Creative Writing Class Meets Published Author Leah Cohen
by Vinicius Bulhoes
A professor, a mother, and a writer. Leah Cohen has a hectic schedule, but she does what she loves. “It’s exhilarating because I love all of those things, but the most difficult part is that I get really tired. I could fall asleep on a dime, so sometimes I look forward to a time when the pace of life slows down a little.”
Cohen currently holds the W.H Jenks Chair in Contemporary American Literature Visiting Professor position at Holy Cross, and she is the author of eight books. She visited two creative writing classes on May 8, 2012. Creative writing teacher Mary Beth Ryan, who graduated from Holy Cross, wanted her students to hear from a published author, so she invited Cohen to her class.
Cohen grew up in Queens, New York, where she attended Lexington School for the Deaf. She graduated high school by the age of 16 and went on to study drama at NYU. “I didn’t love high school. I was so impatient to get on to the next thing. I’d always loved acting and making up stories, and to me they seemed very similar, so I went to NYU to be an actor.”
She later transferred to Hampshire College for literature, and after working two years as a sign language interpreter, she studied at Columbia University Graduate School of Journalism.
“I realized, I was 16, I didn’t know that much about the bigger world, and I was spending three days a week studying me, and I just thought that doesn’t make sense. I need to learn more about what’s not me. So that made me decide to transfer colleges and study writing.”
After studying journalism at Columbia University, Cohen started a proposal for her book, Train Go Sorry: Inside a Deaf World. She soon got a writing contract and began her first book.
Cohen spent three months researching and writing her book proposal, and with that she received a contract. She then spent one academic year shadowing two deaf students, and by the time she was done writing she had already gotten a publisher. “It was 18 months before it came out. Publishing is just kind of slow. It felt long at the time, but it was actually pretty quick I now know.”
When Cohen writes, she dedicates four to six hours to it, starting early in the morning when no one is home. “I’ll write and then I’ll get up and do the dishes, or I’ll get up and put away some laundry, and I think it helps me think, when I sort of get up and walk around, and then I come back and write some more.”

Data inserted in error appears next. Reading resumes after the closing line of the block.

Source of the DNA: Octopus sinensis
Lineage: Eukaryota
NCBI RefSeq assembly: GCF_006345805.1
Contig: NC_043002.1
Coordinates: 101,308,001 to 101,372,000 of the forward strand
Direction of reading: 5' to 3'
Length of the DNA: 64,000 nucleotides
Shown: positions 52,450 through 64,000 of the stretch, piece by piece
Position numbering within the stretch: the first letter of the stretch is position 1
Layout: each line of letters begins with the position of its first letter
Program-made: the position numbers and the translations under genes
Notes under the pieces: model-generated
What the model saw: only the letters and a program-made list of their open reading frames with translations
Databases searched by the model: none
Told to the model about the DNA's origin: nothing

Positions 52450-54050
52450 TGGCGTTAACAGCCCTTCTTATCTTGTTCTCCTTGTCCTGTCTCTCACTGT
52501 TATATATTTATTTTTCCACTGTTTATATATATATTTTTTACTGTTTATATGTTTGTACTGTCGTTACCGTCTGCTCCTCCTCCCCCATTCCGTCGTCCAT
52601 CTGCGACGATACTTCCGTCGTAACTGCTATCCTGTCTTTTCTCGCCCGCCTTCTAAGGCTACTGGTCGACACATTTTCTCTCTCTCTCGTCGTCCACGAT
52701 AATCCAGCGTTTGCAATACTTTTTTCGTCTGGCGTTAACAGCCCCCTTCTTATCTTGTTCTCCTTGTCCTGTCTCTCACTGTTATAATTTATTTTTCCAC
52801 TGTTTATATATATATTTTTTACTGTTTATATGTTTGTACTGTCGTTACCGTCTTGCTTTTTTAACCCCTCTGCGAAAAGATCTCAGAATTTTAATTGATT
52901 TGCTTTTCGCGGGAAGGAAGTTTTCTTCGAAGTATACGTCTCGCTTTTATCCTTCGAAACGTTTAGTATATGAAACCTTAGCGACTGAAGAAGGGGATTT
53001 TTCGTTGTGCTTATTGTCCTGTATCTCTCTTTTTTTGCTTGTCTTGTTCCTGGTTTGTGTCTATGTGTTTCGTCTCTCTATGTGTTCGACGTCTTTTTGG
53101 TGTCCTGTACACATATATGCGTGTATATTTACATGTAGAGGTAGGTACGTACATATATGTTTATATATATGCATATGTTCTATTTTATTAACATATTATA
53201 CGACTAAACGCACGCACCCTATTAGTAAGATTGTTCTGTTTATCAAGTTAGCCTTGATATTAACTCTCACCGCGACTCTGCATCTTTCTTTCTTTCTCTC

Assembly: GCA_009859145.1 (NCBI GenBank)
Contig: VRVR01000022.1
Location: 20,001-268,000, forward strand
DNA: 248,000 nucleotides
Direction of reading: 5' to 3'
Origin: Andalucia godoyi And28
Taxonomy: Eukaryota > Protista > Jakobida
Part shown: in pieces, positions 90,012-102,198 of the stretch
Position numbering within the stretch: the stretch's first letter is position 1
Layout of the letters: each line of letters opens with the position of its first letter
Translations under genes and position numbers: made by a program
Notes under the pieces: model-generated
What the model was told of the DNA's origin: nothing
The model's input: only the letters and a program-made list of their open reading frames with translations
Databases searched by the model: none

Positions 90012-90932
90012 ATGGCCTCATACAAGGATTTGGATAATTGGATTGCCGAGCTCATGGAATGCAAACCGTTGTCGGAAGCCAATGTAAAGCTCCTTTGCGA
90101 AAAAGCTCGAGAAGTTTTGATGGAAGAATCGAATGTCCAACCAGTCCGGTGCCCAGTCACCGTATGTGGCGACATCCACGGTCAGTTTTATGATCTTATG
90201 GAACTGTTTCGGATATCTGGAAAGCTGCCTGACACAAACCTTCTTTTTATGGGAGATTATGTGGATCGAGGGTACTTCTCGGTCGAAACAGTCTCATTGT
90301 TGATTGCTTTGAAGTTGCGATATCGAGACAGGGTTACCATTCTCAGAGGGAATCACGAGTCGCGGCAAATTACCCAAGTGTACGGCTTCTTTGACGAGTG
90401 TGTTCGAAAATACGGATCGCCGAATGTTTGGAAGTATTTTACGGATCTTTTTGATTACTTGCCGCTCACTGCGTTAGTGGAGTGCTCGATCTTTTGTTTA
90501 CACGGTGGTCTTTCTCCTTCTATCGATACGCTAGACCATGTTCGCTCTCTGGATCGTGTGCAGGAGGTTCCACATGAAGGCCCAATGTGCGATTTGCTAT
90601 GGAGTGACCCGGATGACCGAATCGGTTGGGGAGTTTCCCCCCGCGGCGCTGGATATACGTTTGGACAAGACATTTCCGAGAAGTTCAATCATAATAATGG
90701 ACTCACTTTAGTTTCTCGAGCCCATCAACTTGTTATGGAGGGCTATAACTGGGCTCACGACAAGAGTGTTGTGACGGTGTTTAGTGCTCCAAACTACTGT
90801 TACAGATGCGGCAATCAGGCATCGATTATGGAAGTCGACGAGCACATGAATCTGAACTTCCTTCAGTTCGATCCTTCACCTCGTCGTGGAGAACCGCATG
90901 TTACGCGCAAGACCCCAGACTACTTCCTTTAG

Her least favorite part about writing is not knowing what comes next. “Impatience is a theme with me.” She was quick to point out.
“It’s not the moments of creating something new. I think sometimes it’s stitching those two pieces together. It’s when I’m waiting for the next little burst of knowing what comes next in the story. That can sometimes feel not so pleasant.”
Strangely enough, one thing Cohen loves is revising her work. “I know a lot of students hate revision. I love revision. I feel like that’s when I can go in and really work out the wrinkles and try to make the sentences cleaner.”
Although she is very hard on herself with her own work, when it comes to receiving her editor’s feedback, Cohen is quite flexible. “I tend to be a sort of good girl to a fault, so I don’t get into battles with my editors generally. You can’t be afraid to kill your darlings. If you fall in love with a certain sentence or a certain piece of a story, it can be hard to see when it’s not really working. You have to be ruthless about editing out what doesn’t belong.”
Along with being a published author comes the sometimes negative reviews. “It’s hard to be indifferent to them,” said Cohen. “As soon as I read a review, whether it’s good or it’s bad, I step away and remind myself that that’s not why I write. In a way it’s nice to get a good review and it’s painful to get a negative review, but neither of those experiences are really directly about the thing that I care about when I am creating a piece of fiction or nonfiction.”
Much like a good journalist, Cohen doesn’t set out to persuade people of a certain idea with her stories. “I try to really honor the story that I’m illuminating, and when I do that it makes me feel and think things strongly. My hope is that if I am true to the story, readers will feel and think strongly too, but I don’t want to prescribe what they feel and think.”
Her best advice to high school students? “Keep focused on what you love about what you’re doing, and try to be true to that rather than to please these external measures of success.”
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